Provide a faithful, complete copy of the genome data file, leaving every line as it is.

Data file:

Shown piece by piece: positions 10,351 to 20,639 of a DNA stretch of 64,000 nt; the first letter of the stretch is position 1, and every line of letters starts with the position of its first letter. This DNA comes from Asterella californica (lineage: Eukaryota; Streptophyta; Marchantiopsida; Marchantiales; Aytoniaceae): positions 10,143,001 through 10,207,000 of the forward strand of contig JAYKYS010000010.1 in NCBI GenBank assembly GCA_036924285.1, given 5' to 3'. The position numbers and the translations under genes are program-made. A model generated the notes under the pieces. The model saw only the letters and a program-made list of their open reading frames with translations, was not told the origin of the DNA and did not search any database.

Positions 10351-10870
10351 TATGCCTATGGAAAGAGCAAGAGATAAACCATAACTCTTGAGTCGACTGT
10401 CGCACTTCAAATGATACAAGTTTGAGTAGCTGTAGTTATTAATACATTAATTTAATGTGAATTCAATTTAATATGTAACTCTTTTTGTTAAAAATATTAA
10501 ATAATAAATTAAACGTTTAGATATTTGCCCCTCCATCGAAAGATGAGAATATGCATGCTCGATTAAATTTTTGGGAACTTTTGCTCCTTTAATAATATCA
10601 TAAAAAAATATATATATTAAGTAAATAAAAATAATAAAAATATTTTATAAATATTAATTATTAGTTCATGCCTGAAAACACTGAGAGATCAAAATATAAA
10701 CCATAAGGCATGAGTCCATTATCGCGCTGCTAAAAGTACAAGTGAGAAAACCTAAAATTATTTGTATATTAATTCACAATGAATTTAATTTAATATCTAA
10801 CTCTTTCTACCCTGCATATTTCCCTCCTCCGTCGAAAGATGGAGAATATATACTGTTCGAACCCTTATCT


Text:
Shown piece by piece: positions 10,351 to 20,639 of a DNA stretch of 64,000 nt; the first letter of the stretch is position 1, and every line of letters starts with the position of its first letter. This DNA comes from Asterella californica (lineage: Eukaryota; Streptophyta; Marchantiopsida; Marchantiales; Aytoniaceae): positions 10,143,001 through 10,207,000 of the forward strand of contig JAYKYS010000010.1 in NCBI GenBank assembly GCA_036924285.1, given 5' to 3'. The position numbers and the translations under genes are program-made. A model generated the notes under the pieces. The model saw only the letters and a program-made list of their open reading frames with translations, was not told the origin of the DNA and did not search any database.

Positions 10351-10870
10351 TATGCCTATGGAAAGAGCAAGAGATAAACCATAACTCTTGAGTCGACTGT
10401 CGCACTTCAAATGATACAAGTTTGAGTAGCTGTAGTTATTAATACATTAATTTAATGTGAATTCAATTTAATATGTAACTCTTTTTGTTAAAAATATTAA
10501 ATAATAAATTAAACGTTTAGATATTTGCCCCTCCATCGAAAGATGAGAATATGCATGCTCGATTAAATTTTTGGGAACTTTTGCTCCTTTAATAATATCA
10601 TAAAAAAATATATATATTAAGTAAATAAAAATAATAAAAATATTTTATAAATATTAATTATTAGTTCATGCCTGAAAACACTGAGAGATCAAAATATAAA
10701 CCATAAGGCATGAGTCCATTATCGCGCTGCTAAAAGTACAAGTGAGAAAACCTAAAATTATTTGTATATTAATTCACAATGAATTTAATTTAATATCTAA
10801 CTCTTTCTACCCTGCATATTTCCCTCCTCCGTCGAAAGATGGAGAATATATACTGTTCGAACCCTTATCT